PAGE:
In Terms 2 and 3, you will study three compulsory modules, and two modules where you will have some choice. You will make your module choices during Term 1. Although most Medical Statistics students study the two recommended options (Analysis of Hierarchical and Other Dependent Data, and Causal Inference and Missing Data), there are several other modules that you may choose from. Your tutor and the Programme Director will guide you and help you make the right decision. Most of the Terms 2 and 3 teaching takes place on Mondays, Tuesdays, Thursdays and Fridays, although some modules may have teaching sessions on Wednesdays.

Summer project

During June – August, all students undertake a summer research project for submission in early September. Medical Statistics projects usually involve the analysis of real life data from a clinical trial or epidemiological study. Occasionally, students will undertake a more methodological project which may involve simulations.

A list of potential project will be circulated in early February. You should discuss these with your tutor, and select three projects in order of your preference. The projects are then allocated in early March. It’s not always possible to assign each student their first choice, but we try to make sure that everyone is happy with their allocated projects.

Students may also arrange projects directly with the tutor, or may be provided with a project topic and data from an employer.

Project titles from previous years include:

  • Estimation of treatment effects on toxicity outcomes within a breast radiotherapy trial
  • Investigating the effects of total digital triage and remote consultation in UK general practices on prescribing patterns.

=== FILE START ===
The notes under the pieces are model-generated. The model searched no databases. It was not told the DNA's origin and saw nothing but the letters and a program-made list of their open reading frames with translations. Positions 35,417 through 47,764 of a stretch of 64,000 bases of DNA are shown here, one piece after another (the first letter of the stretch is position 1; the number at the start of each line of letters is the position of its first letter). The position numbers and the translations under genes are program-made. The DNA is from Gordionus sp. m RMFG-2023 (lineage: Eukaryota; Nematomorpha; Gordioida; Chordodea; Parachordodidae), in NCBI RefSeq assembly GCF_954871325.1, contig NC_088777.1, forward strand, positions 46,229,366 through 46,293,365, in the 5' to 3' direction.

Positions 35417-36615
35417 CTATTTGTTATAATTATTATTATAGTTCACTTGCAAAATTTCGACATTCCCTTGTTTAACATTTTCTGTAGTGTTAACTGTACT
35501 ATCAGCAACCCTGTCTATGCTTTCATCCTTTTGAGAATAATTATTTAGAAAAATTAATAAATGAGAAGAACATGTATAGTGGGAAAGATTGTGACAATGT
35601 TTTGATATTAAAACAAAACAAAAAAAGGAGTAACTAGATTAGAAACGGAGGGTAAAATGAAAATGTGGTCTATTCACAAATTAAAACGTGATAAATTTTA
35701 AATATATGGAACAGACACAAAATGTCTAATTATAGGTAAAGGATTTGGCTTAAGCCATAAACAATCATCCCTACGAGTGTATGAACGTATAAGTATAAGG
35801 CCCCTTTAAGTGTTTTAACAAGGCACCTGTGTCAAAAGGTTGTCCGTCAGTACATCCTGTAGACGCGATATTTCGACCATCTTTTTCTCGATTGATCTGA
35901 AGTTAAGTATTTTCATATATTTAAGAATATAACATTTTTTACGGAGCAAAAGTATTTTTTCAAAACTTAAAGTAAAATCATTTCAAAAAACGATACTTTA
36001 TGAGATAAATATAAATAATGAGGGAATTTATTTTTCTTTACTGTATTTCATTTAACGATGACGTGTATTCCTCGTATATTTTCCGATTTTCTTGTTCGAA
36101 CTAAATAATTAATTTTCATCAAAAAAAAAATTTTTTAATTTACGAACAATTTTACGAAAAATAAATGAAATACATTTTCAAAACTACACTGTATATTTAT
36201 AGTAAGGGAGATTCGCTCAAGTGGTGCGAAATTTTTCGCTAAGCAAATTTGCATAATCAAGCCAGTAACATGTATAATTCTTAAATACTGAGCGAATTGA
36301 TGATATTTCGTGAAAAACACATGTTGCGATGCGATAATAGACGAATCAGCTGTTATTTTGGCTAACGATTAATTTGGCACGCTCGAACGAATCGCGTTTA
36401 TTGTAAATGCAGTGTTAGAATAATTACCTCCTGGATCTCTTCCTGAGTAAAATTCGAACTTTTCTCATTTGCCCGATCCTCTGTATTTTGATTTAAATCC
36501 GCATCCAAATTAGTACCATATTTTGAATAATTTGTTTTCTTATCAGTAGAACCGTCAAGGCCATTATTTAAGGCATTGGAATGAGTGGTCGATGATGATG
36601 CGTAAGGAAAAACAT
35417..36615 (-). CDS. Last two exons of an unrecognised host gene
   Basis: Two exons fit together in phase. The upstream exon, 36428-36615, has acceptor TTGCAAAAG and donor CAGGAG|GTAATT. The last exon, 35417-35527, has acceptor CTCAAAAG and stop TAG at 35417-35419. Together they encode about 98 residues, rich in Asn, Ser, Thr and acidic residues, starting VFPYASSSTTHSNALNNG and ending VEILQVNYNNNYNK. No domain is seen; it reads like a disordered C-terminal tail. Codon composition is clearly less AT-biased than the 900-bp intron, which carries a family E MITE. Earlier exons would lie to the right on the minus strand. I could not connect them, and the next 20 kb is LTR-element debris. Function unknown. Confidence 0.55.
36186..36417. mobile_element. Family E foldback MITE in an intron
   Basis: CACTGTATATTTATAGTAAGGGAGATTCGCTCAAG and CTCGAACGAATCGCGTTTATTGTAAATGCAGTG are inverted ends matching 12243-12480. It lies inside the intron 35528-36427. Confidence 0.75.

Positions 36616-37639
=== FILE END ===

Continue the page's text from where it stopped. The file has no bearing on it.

• Statistical or machine learning approaches to identify genetic variants associated with tuberculosis drug resistance
  • Depression, quality of life, and treatment effect moderators: auxiliary analyses of SMaRT-Oncology 2 and SMaRT-Oncology 3 trial data
  • Bayesian analysis of incomplete data from malaria epidemiological studies investigating pfHRP2/pfHRP3 gene deletions
  • Growth curve modelling of children and adolescents living with HIV and chronic lung disease in Zimbabwe
  • Clinical risk score for predicting persistent post-concussion symptoms among acutely concussed NCAA student athletes: a clinical prediction model development and internal validation study
  • Effect of cardiac and vascular surgery on survival in the ETTAA observational study of people with chronic thoracic aortic aneurysms
  • Patterns of medication adherence in a cluster-randomised trial of TB treatment
Preparing for the MSc

As pre-course reading, we recommend that you go through the first three topics (and the associated quizzes 1-3) in our maths refresher materials. We’d also recommend that you go through Quiz 10: ‘More complex questions’ – questions 1-11. This is particularly important if you don’t have a maths-related degree, since these materials aren’t specifically taught on the course. Topics 4-9 are optional and will be taught on the course, but are provided for those wishing to get a head start.

There will be a maths refresher session in Welcome Week to go over the exercises and solutions, and to give you an opportunity to ask questions.

For those of you who haven’t studied mathematics recently, we also recommend buying a good maths textbook, e.g. Engineering Mathematics, 7th Edition. K Stroud, Palgrave Macmillan, 2013, and work through the relevant exercises.

We suggest that you buy only one of the recommended books below. Other textbooks may be recommend for different modules throughout the year.

Practical Statistics for Medical Research. Altman, Chapman and Hall, 1990, ISBN: 0412276305

Statistical Methods in Medical Research. Armitage, Berry and Matthews, Fourth Edition, Blackwell, 2001, ISBN: 9780632052578

Biostatistics: A Methodology for the Health Sciences. Van Belle, Fisher, Heagerty and Lumley, Second Edition, Wiley, 2004, ISBN: 978-0471031857

Essential Medical Statistics. Kirkwood and Sterne, Second Edition, Blackwell, 2003, ISBN: 9780865428713

Information for new part-time students

You will attend the MSc two days per week – Monday and Tuesday during the first year and Thursday and Friday in the second year, though this may vary in Terms 2 and 3 depending on your module selection. More details will be given during Welcome Week, but also feel free to email the Programme Administrator at if you have any questions ahead of then.

Information for returning part-time students

Welcome Week is optional for second year part-time students, although it would be great if you could attend the staff-student introductions so you can get to know the new students.

Page last updated September 2023